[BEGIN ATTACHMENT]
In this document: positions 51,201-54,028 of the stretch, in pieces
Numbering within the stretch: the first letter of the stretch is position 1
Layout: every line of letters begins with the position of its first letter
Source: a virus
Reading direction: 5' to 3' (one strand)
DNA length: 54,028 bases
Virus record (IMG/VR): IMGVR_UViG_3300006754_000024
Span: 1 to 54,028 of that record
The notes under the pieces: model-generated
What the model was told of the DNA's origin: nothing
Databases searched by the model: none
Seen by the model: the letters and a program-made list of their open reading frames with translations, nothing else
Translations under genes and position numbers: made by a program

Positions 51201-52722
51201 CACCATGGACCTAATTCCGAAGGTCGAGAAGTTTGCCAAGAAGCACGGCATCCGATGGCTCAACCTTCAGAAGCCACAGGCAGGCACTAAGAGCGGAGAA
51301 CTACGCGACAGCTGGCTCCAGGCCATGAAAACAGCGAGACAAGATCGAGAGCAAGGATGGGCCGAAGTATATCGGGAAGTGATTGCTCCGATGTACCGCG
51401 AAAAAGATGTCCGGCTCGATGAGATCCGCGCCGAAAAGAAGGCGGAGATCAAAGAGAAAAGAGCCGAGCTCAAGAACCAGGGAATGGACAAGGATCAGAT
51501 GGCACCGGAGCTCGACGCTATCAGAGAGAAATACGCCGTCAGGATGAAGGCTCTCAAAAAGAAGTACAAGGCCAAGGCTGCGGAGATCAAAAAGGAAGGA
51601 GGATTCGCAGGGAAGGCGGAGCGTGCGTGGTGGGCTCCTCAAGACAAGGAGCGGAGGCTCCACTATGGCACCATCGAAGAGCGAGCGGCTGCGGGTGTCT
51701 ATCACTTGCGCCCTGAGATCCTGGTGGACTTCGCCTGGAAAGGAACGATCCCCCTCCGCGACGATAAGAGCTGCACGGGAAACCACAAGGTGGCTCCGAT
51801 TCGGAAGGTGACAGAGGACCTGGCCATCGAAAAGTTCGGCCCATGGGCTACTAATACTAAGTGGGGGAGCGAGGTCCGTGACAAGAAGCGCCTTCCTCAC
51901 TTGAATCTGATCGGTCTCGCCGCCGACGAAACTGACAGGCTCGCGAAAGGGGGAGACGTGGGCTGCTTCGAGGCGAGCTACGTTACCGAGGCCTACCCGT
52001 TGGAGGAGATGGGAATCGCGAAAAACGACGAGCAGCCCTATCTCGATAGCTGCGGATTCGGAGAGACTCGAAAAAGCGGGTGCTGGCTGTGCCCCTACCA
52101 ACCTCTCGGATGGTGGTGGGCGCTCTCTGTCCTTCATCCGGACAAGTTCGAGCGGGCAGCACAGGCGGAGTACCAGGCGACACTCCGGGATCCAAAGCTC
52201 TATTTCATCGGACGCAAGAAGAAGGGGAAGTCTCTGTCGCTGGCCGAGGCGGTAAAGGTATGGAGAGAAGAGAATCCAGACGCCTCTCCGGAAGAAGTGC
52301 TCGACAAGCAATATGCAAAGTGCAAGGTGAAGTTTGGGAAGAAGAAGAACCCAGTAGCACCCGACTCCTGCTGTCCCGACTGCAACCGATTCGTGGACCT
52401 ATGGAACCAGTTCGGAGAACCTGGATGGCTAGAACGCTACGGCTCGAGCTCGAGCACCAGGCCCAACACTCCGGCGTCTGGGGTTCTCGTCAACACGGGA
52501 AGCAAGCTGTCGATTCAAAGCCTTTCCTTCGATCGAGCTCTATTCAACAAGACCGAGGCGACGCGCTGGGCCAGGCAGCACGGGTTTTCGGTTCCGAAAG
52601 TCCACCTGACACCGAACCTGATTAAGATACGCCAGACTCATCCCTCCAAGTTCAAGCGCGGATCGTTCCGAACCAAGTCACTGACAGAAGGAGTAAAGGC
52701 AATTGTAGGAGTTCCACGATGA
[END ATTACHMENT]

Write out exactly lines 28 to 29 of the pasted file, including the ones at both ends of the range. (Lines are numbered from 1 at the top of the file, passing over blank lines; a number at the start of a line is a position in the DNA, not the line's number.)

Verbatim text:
52501 AGCAAGCTGTCGATTCAAAGCCTTTCCTTCGATCGAGCTCTATTCAACAAGACCGAGGCGACGCGCTGGGCCAGGCAGCACGGGTTTTCGGTTCCGAAAG
52601 TCCACCTGACACCGAACCTGATTAAGATACGCCAGACTCATCCCTCCAAGTTCAAGCGCGGATCGTTCCGAACCAAGTCACTGACAGAAGGAGTAAAGGC